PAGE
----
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. Last Updated: 07/27/2016

Fund Opposes Debt Write-Off

Two days before delegations from the International Monetary Fund and the World Bank launched talks in Moscow on the government's economic program, an article in a leading financial newspaper cast a shadow on the government's dealings with its international creditors.

An article entitled "Hard IMF Line on Russia Debt" published in the Financial Times on Sunday said the IMF had "advised the Paris Club of sovereign creditors that there is no need to write off any part of Russia's $42 billion of Soviet-era debt."

However, controversies over Russia's foreign debts are unlikely to change the positive tone of the upcoming talks, which will be dominated by the impressive economic performance of the government in the first months of the year, analysts said.

The government has carefully separated its economic program and debt restructuring talks with the Paris Club of sovereign lenders on the agenda for its talks with the IMF, which begin Tuesday.

"Creditors make their own conclusions about the state of the Russian economy; they do not base them on recommendations issued by the IMF," First Deputy Prime Minister Mikhail Kasyanov said Monday in response to the Financial Times article.

The IMF's tough stance was revealed a month after a German, Horst K?hler, was appointed managing director of the IMF.

K?hler's position is very similar to that of Germany, Russia's largest creditor, which vehemently refuses to write off any of the bilateral debt estimated at $24 billion.

In February, Russia made a deal with the London Club group of foreign banks that wiped out over a third of its $32 billion debt and substantially eased payment terms.

However, even though local officials have often said the nation's huge debt burden will cripple the economy, independent analysts said the debt issues were far from being the highest priority for the government.

"From a long-term perspective, a civilized restructuring will be better than writing off debt," said Yevgeny Kovalishin, researcher with the Institute for Financial Studies.

"Refusal to write off debts would force the debtor [Russia] to act decisively."

Kasyanov said Monday the government will not need to borrow money from the Central Bank in order to continue servicing its foreign debts.

In the past, Russia often relied on soft loans, postponing restructuring efforts needed to pull the economy out of a decade-long decline.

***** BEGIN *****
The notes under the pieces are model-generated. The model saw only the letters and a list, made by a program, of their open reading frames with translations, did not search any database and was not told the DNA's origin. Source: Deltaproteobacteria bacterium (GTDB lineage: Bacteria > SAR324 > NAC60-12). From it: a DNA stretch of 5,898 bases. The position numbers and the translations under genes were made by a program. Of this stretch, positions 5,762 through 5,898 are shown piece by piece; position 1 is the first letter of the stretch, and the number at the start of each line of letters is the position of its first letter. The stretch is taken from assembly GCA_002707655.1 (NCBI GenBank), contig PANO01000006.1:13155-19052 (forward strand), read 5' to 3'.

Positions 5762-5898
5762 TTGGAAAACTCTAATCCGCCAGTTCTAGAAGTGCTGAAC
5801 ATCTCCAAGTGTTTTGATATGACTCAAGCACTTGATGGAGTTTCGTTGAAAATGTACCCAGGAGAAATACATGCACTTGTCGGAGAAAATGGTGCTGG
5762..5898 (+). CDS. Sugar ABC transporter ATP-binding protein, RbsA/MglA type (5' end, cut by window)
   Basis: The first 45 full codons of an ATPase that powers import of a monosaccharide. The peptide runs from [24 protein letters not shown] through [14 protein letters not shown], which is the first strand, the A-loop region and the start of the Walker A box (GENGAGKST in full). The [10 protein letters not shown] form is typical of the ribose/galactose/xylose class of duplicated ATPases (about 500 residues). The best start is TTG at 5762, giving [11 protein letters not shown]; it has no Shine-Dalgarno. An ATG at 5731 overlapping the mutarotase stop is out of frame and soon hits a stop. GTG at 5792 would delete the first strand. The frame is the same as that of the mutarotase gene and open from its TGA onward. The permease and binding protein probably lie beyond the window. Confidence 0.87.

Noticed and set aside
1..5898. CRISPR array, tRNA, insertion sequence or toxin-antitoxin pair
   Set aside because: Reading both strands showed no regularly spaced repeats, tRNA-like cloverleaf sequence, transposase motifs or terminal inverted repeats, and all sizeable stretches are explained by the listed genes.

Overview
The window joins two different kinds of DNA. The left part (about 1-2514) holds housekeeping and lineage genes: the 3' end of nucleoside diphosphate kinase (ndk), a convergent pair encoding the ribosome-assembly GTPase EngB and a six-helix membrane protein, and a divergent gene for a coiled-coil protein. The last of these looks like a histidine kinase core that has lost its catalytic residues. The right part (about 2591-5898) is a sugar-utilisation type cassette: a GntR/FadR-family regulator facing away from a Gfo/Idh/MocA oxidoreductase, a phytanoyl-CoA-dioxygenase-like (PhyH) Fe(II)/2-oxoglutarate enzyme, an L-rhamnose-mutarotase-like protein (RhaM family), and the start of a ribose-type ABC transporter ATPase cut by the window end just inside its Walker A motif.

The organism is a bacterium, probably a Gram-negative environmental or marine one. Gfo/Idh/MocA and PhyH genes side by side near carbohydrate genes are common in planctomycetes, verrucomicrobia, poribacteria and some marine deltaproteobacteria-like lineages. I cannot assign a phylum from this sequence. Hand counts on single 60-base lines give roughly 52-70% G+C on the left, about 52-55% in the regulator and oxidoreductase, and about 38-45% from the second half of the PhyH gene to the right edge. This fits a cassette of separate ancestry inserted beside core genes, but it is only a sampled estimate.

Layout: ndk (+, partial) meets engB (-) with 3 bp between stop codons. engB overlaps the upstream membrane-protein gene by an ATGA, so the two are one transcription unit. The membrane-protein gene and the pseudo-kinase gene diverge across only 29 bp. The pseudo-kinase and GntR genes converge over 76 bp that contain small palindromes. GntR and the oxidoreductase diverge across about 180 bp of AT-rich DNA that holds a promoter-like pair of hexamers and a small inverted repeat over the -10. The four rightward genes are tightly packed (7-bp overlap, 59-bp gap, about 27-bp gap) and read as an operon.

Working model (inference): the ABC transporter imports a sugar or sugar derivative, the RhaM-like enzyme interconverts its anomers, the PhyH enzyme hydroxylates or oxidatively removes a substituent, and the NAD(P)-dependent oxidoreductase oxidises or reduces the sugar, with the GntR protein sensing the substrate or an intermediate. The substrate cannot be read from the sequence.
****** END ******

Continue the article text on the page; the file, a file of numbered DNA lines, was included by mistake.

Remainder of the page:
Analysts said Russia's long-term priorities were structural reforms, without which economic growth triggered by devaluation in August 1998 would come to a halt.

Data released Monday by the Russian Statistics Agency showed the economy was picking up steam, with industrial output edging up 1 percent in February compared to March and up 9.6 percent on a yearly basis.

In the first quarter of this year, household income was up 7.6 percent, retail sales increased 7.3 percent and wage arrears declined 8.8 percent to 39.88 billion rubles ($1.4 billion).

According to a poll conducted by the VTsIOM agency, 60 percent of Russians think the country can do without IMF loans.

In a clear gesture in the direction to the IMF, Russian Statistics Agency head Vladimir Sokolin pointed out that the cash component in revenues of the 2,000 largest corporations was up to 67 percent by the beginning of March, compared to some 40 percent at the end of last year.

For gas monopoly Gazprom, the proportion of revenues paid in cash had tripled since 1998 to 85 percent, while for national power grid Unified Energy Systems the same figure was up to 53 percent, up from 20 percent in 1998.

"We have finally fulfilled the targets the IMF set 1 1/2 years ago," Sokolin said.

He added that preliminary data indicated gross domestic product had increased at an annual rate of 7 percent in the first quarter of the year.

Last week, President-elect Vladimir Putin said GDP was up 8 percent in January-March.

Analysts said even allowing for the unusual methodology used by the Russian Statistics Agency, the figures clearly showed the general trend was up even if the growth rates cited were doubtful.

"Their statistics have got to be questioned," said Roland Nash, economist with Renaissance Capital investment bank. "You cannot even build a standardized time series on the basis of the reported data."

Nash added local statisticians adequately measured changes in consumer and producer prices, but the way they measured the GDP or industrial output caused a lot of concerns.

Sokolin moved to defend his fiefdom Monday, saying that U.S. statisticians were only catching up with their Russian peers, who inherited many powerful administrative tools from the command economy that collapsed in 1991.

However, he refused to disclose how his agency measured changes in GDP, saying the methodology was open to everybody but did not need to be disclosed in public because of its complicated nature.